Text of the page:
This weekend our friends at World Vision launched a new initiative to provide technology and training to students and teachers in Africa. Called Spark a Child’s Digital Future, this program will enable primary schools with ICT resources and the required training and support for a sustainable program.
Intel, Microsoft and British Council are working closely with World Vision on this initiative to provide training and on the ground support to complement World Vision’s extensive educational programs in Africa.I’m very excited about this initiative for several reasons. One, it builds on the six Intel Education Service Corps (IESC) teams that have helped World Vision set up Intel classmate PCs in Rwanda, Senegal, Tanzania and Zambia. For this work the US Chamber of Commerce nominated Intel for a “Best Partnership” award last month. And two, I worked with a World Vision microfinance project in Mauritania when I was a Peace Corps volunteer going on a decade ago. That experience is what inspired me to pursue a career in international development and technology.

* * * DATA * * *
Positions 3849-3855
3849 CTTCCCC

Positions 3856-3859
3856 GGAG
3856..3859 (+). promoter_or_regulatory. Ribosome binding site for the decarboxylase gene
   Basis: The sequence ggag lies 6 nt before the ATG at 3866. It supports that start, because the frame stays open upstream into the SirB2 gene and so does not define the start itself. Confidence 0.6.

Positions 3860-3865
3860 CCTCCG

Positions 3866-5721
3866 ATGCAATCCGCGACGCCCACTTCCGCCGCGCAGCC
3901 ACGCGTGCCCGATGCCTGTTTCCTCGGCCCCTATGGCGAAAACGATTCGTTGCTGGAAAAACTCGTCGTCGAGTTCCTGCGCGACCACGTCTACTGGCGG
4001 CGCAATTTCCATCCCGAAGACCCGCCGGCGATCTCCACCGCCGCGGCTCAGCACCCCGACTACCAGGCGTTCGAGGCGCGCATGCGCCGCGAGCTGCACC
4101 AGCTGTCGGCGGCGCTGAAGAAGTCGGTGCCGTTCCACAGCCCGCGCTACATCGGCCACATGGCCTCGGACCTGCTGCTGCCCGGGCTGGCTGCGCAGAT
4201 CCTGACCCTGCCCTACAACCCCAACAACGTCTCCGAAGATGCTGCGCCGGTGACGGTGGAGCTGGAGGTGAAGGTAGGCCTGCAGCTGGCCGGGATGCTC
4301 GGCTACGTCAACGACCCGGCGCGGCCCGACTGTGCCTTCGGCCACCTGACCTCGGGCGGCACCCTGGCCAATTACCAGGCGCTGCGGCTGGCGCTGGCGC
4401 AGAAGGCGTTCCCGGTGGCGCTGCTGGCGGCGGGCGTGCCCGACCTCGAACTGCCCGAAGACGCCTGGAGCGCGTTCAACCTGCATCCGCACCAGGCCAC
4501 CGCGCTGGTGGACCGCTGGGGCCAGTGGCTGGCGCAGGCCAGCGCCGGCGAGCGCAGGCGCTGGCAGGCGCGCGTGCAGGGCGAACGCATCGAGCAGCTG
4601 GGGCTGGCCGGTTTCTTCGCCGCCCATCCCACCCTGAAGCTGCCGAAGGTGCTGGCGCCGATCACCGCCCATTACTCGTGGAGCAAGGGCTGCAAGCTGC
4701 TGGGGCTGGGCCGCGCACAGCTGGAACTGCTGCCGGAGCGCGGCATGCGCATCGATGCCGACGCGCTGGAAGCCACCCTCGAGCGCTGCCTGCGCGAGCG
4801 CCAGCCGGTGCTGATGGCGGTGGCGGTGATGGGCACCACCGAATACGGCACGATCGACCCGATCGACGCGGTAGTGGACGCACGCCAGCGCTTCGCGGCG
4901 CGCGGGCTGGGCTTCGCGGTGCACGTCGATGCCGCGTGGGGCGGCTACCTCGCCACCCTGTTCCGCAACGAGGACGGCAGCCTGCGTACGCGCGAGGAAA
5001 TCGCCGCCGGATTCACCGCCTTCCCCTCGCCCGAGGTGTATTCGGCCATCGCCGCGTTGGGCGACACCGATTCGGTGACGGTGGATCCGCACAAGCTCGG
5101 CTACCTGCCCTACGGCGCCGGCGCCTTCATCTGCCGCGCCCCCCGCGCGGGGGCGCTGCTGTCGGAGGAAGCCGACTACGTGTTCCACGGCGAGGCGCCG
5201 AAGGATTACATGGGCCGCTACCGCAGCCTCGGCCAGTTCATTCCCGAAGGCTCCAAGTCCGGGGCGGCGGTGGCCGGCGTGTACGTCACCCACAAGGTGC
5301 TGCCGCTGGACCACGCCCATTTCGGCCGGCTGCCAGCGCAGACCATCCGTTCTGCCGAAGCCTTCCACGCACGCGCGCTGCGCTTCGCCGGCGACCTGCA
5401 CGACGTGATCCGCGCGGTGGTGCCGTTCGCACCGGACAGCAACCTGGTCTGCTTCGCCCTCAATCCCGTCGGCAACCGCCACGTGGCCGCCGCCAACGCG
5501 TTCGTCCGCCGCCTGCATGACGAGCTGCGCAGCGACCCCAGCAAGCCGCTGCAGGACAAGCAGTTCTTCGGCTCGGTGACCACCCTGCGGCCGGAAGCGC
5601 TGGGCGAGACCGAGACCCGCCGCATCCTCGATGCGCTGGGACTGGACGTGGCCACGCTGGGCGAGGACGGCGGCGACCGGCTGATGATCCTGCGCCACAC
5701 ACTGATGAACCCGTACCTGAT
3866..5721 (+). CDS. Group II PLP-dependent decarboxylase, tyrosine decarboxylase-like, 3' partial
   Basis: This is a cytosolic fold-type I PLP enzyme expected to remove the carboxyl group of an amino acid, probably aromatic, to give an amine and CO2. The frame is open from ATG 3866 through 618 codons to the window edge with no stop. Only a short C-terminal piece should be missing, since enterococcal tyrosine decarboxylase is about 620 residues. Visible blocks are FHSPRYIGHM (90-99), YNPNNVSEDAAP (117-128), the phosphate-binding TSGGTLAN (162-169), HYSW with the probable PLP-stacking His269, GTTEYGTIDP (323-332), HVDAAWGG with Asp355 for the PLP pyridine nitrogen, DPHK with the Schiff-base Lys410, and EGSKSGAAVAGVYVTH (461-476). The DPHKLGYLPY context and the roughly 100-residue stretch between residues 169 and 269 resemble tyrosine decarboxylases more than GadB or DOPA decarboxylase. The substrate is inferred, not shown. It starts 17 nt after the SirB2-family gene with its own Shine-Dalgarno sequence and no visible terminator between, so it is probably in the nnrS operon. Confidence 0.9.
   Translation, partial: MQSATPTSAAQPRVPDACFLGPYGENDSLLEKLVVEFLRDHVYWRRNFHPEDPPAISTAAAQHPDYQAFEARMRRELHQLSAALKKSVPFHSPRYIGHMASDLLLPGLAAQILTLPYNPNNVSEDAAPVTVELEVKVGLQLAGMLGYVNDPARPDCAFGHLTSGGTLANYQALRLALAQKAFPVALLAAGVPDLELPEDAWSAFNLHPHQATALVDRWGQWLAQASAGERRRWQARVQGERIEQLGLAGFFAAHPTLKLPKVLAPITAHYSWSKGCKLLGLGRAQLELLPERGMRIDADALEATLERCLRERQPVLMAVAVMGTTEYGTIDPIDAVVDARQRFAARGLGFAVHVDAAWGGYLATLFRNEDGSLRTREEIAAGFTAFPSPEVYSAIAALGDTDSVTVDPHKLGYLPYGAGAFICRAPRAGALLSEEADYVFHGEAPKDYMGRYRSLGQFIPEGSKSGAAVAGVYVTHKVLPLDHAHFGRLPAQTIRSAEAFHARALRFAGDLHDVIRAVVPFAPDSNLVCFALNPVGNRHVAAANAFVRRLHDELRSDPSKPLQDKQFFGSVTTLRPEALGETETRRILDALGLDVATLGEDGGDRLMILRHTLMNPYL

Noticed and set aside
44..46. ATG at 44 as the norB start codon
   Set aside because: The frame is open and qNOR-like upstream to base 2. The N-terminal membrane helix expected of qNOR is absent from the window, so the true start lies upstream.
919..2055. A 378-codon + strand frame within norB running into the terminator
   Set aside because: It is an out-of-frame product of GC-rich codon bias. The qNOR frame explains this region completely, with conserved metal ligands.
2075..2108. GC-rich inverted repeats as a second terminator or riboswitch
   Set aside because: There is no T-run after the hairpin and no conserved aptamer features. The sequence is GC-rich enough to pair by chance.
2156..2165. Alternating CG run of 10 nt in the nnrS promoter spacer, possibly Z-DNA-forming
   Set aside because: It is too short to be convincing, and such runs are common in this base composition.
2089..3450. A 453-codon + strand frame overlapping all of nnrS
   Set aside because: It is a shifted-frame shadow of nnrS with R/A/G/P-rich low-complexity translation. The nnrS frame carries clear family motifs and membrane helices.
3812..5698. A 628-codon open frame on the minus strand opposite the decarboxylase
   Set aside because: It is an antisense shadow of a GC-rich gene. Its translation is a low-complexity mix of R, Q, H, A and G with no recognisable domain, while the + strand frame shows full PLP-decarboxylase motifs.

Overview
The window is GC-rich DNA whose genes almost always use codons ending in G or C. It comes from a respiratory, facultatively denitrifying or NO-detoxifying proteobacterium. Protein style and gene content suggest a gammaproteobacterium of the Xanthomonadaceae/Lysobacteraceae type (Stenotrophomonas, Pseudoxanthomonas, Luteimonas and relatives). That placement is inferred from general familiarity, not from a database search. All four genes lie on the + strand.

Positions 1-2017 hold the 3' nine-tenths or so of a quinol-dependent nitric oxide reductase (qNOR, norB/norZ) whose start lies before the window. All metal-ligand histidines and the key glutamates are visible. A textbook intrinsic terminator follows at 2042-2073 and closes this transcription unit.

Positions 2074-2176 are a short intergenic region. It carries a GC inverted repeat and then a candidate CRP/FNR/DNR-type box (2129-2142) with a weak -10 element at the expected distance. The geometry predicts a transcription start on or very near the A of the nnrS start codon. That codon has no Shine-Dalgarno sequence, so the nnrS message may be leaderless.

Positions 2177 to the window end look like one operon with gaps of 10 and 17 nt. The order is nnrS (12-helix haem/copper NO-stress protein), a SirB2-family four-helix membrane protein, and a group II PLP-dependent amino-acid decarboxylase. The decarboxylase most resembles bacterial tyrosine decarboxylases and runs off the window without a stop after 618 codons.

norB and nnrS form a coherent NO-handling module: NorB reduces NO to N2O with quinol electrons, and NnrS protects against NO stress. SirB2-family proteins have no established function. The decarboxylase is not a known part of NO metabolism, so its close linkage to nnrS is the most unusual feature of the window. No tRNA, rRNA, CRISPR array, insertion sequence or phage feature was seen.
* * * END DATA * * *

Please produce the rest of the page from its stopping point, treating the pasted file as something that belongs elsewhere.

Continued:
When I was in elementary school in the 1980s, my classrooms tended to have a single computer if we were lucky, and they were typically looked at as a kind of appendage, something to play games on if I didn’t feel like going to recess. Through this program, students in the poorest parts of Africa can use technology in ways that I never dreamed of at their age, taking pictures and video with their webcam, inserting them into presentations, drawing pictures, composing stories for a literature course….the sky is the limit so long as teachers have a foundation in basic PC skills and training on integrating technology into their curriculum, two things that Intel has been working on for years.
To contribute to the enablement of African schools with the technology that many of us take for granted, go to the Spark a Child’s Digital Future home page.